It’s Saturday morning—time to take my grandson, Brayden, to the library for a new set of picture books. Oh, how he loves books! First, we go around the house gathering all the books we need to return. As we review them, Brayden has a bit of emotion about letting some of his favorites go, but is encouraged about finding new books—new “friends”. We jump in the car, drive over and enjoy the return process before heading in to select new friends to check out and take home.
Brayden would be delighted to take home the first 40 books he finds, but I’m a bit more discerning in the selection process. Being an artist, I consider the quality of the illustrations before the story line; after doing research for my upcoming book, Being Visual, I better understand how important the visuals are and the ways they affect a child’s understanding.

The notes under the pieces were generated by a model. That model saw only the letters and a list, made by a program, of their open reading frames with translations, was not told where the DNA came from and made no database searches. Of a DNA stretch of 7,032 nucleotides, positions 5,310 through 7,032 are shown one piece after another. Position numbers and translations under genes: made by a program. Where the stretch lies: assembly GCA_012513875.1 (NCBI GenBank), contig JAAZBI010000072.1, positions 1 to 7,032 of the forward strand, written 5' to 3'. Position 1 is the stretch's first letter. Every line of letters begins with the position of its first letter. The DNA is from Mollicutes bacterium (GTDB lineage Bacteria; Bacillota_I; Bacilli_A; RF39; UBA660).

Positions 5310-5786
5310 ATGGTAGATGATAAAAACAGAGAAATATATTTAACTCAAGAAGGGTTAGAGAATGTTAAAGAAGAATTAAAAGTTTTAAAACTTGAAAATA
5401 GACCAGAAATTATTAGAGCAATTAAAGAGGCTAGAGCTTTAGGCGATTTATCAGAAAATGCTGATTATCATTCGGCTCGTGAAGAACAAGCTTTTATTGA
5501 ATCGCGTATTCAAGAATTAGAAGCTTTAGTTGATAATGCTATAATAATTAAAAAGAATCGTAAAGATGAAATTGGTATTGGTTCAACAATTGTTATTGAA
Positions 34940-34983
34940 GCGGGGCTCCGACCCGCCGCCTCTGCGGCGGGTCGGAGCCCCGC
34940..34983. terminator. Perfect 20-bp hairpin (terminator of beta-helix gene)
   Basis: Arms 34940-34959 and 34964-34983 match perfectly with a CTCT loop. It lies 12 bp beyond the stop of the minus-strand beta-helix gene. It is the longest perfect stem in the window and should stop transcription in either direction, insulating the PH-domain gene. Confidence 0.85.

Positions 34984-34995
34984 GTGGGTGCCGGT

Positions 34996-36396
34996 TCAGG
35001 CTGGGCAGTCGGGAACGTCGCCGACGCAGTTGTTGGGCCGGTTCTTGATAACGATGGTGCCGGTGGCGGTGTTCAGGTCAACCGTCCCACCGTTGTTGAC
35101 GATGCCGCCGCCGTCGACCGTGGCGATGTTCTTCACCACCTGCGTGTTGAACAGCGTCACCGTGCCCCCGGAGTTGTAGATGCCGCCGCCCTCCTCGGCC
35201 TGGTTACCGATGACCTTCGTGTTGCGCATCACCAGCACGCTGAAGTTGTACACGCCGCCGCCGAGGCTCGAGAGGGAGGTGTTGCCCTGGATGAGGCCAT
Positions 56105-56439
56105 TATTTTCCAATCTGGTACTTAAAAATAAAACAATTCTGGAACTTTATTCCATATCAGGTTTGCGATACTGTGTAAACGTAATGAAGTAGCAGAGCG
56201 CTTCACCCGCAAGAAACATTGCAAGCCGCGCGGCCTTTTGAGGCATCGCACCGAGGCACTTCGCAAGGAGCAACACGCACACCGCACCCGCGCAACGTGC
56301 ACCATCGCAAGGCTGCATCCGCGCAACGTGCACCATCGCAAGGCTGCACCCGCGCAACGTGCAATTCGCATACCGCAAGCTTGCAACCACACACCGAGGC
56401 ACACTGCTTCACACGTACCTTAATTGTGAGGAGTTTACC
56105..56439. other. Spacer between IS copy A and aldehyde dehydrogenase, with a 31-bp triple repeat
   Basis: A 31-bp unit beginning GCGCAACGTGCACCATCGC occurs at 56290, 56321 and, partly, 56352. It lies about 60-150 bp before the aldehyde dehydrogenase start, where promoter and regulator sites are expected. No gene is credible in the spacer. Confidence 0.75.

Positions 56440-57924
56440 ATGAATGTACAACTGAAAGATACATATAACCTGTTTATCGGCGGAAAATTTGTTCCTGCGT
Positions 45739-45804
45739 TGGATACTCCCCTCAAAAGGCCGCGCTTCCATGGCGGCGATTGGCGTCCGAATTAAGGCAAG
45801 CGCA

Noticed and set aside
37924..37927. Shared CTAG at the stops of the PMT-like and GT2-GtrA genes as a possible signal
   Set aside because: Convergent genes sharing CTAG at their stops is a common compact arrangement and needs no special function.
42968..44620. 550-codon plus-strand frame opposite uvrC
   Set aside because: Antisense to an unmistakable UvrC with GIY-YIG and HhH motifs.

Visual skills are critical to learning, but need to be developed. Reading and looking at picture books helps young children make important connections between words and images. Readers also need to gather information from images and place them in context. Young children rely on a book’s illustrations to help them understand the story. If those images don’t tell the story clearly or are not logical, children grow confused, frustrated and discouraged.
There are some incredible illustrators doing children’s books, but it is important that the art is there, first and foremost, to tell the story. When choosing books for your child, be sure the illustrations make sense, match the story line and increase your child’s understanding.